In this case, given the major psychiatric disorder suffered by the grievor’s son, and the serious interference with the grievor’s substantial parental obligations that resulted from the change in working hours, the arbitrator erred in not finding a prima facie case of discrimination on the basis of family status.
The caselaw on this issue is still at a very early stage of development, and does not appear to have yet integrated the kinds of approaches being applied to other human rights grounds. However, the trend to this point appears to be to recognize that the ground of family status is intended to include, to some extent, consideration of the caregiving needs of parents. Further, the majority of the cases recognize that there is, in some circumstances, a duty on an employer to accommodate the caregiving needs of employees. The duty appears to clearly exist where there is a significant clash between employment and familial responsibilities. However, the scope of that duty has not been fully fleshed out. There are, for example, no cases at all related to elder care. The caselaw to this point appears to have given little consideration to systemic issues related to gender and family status, and to the duty to design standards inclusively, as enunciated by the Supreme Court of Canada in Meiorin. 
Nor has any consideration been given to the nature of appropriate accommodation for needs related to family status, and the balance of responsibilities between the parties to accommodation. For example, is an employer required to provide paid or unpaid time off for a parent who needs to tend to the medical needs of a child or parent? Should employees who are required to take time off work to care for a sick parent or child be subject to attendance monitoring programs? Is an employer required to schedule shifts that are compatible with child care arrangements? May an employee refuse to travel where child care arrangements cannot be made, or travel would conflict with parental obligations? Is an employer required to permit full-time employees with children to adopt part-time or modified work schedules or take leaves of absence, and if so, under what circumstances? Given the significant impact of these issues on both employees and employees, these questions require careful consideration.
Recognizing the necessity to balance the needs of both employers and employees, what is the extent of an employer’s duty to accommodate needs related to an employee’s family status? What are the respective responsibilities of the employer and the employee? What types of accommodation are appropriate in this context?
Although the literature has identified a number of systemic barriers related to work and family, there has been little examination of such issues in human rights caselaw or policy.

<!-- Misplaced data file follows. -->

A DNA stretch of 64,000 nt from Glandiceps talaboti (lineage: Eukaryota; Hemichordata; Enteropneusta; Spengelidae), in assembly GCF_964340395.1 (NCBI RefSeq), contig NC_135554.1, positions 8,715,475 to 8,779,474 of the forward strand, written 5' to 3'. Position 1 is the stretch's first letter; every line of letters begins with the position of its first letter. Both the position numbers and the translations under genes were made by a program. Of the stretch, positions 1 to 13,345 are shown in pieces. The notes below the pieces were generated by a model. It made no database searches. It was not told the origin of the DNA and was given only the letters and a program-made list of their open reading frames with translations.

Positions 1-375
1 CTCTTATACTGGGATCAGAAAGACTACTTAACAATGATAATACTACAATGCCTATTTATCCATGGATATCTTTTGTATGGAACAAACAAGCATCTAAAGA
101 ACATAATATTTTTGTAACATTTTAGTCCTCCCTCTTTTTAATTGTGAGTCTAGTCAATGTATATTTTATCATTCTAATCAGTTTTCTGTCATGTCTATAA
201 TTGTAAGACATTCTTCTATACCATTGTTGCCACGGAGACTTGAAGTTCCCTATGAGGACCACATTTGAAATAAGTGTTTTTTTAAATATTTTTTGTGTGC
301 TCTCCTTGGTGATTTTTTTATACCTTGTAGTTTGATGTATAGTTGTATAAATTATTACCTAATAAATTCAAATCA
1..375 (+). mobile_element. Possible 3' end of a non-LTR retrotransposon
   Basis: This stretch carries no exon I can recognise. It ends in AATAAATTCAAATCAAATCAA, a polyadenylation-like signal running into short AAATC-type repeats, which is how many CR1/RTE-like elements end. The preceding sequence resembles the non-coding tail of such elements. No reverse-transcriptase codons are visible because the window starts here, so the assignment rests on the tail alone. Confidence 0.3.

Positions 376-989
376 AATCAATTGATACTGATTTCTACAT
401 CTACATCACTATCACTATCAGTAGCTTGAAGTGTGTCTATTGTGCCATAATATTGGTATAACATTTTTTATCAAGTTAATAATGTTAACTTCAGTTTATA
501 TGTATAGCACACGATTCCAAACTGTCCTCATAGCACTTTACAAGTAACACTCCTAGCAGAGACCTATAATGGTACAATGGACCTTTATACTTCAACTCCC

For example, persons with significant caregiving responsibilities are more likely to seek part-time, casual or contract work. The vast majority of part-time workers are women. Statistics Canada figures for 2004 indicate that 27.5 percent of all part-time workers aged 25-44 have chosen part-time work in order to care for children. When this figure is broken down by sex, it reveals that 33.7 percent of female part-time workers aged 25-44 have chosen this as a means of balancing work and child care responsibilities; this is true for only 3.2 percent of men in the same age group. Only 4.7 percent of men in this age group are working part-time; while 20.6 percent of women in this age group are working part-time.  Over the past 30 years, women have consistently represented 70 percent of the part-time workforce.
This type of non-standard work has its costs, however. Research indicates that those who work part-time may be viewed as less committed, and therefore have lesser access to promotional opportunities. Part-timers are unlikely to have senior or supervisory positions. There is also an association between part-time work and lower wages. Access to pension and health-related benefits is very low for part-time workers.  The lack of opportunities and benefits for part-time workers may have an adverse impact on employees with family responsibilities. As well, where an employee chooses a part-time arrangement in order to balance work and family responsibilities, he or she may find that the workload has not been reduced: it is expected that the same amount of work will be completed in fewer hours, but for less pay and recognition.